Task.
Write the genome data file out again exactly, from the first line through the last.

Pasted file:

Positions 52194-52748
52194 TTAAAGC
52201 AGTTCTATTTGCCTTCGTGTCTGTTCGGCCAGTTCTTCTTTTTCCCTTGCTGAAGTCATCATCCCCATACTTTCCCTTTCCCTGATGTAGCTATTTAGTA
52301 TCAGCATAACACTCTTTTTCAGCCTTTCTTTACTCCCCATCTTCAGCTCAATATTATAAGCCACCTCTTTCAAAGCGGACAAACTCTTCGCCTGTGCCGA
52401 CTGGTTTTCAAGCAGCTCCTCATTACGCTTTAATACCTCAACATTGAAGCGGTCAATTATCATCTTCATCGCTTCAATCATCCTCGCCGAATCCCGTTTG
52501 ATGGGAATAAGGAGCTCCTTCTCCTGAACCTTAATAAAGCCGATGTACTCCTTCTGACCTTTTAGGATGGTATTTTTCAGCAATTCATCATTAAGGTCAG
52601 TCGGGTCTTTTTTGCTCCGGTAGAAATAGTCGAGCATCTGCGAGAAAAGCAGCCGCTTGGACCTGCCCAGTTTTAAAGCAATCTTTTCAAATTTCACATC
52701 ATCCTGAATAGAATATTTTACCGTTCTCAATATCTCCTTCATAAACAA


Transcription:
Positions 52194-52748
52194 TTAAAGC
52201 AGTTCTATTTGCCTTCGTGTCTGTTCGGCCAGTTCTTCTTTTTCCCTTGCTGAAGTCATCATCCCCATACTTTCCCTTTCCCTGATGTAGCTATTTAGTA
52301 TCAGCATAACACTCTTTTTCAGCCTTTCTTTACTCCCCATCTTCAGCTCAATATTATAAGCCACCTCTTTCAAAGCGGACAAACTCTTCGCCTGTGCCGA
52401 CTGGTTTTCAAGCAGCTCCTCATTACGCTTTAATACCTCAACATTGAAGCGGTCAATTATCATCTTCATCGCTTCAATCATCCTCGCCGAATCCCGTTTG
52501 ATGGGAATAAGGAGCTCCTTCTCCTGAACCTTAATAAAGCCGATGTACTCCTTCTGACCTTTTAGGATGGTATTTTTCAGCAATTCATCATTAAGGTCAG
52601 TCGGGTCTTTTTTGCTCCGGTAGAAATAGTCGAGCATCTGCGAGAAAAGCAGCCGCTTGGACCTGCCCAGTTTTAAAGCAATCTTTTCAAATTTCACATC
52701 ATCCTGAATAGAATATTTTACCGTTCTCAATATCTCCTTCATAAACAA